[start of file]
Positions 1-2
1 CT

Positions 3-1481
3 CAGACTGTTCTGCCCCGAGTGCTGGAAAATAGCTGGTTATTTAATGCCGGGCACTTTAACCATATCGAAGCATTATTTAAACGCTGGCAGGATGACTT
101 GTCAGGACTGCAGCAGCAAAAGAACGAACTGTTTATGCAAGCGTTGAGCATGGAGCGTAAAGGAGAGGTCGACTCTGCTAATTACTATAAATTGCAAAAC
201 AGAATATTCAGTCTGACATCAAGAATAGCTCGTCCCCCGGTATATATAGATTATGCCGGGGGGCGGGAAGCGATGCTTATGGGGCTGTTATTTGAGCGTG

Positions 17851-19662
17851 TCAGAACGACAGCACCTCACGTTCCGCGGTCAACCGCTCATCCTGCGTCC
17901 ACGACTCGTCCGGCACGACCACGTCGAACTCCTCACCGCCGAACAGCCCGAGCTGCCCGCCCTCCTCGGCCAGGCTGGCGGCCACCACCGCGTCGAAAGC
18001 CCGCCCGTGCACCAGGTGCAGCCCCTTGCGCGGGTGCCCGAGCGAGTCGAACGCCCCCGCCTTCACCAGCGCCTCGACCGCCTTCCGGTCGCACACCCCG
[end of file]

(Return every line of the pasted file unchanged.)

Positions 1-2
1 CT

Positions 3-1481
3 CAGACTGTTCTGCCCCGAGTGCTGGAAAATAGCTGGTTATTTAATGCCGGGCACTTTAACCATATCGAAGCATTATTTAAACGCTGGCAGGATGACTT
101 GTCAGGACTGCAGCAGCAAAAGAACGAACTGTTTATGCAAGCGTTGAGCATGGAGCGTAAAGGAGAGGTCGACTCTGCTAATTACTATAAATTGCAAAAC
201 AGAATATTCAGTCTGACATCAAGAATAGCTCGTCCCCCGGTATATATAGATTATGCCGGGGGGCGGGAAGCGATGCTTATGGGGCTGTTATTTGAGCGTG

Positions 17851-19662
17851 TCAGAACGACAGCACCTCACGTTCCGCGGTCAACCGCTCATCCTGCGTCC
17901 ACGACTCGTCCGGCACGACCACGTCGAACTCCTCACCGCCGAACAGCCCGAGCTGCCCGCCCTCCTCGGCCAGGCTGGCGGCCACCACCGCGTCGAAAGC
18001 CCGCCCGTGCACCAGGTGCAGCCCCTTGCGCGGGTGCCCGAGCGAGTCGAACGCCCCCGCCTTCACCAGCGCCTCGACCGCCTTCCGGTCGCACACCCCG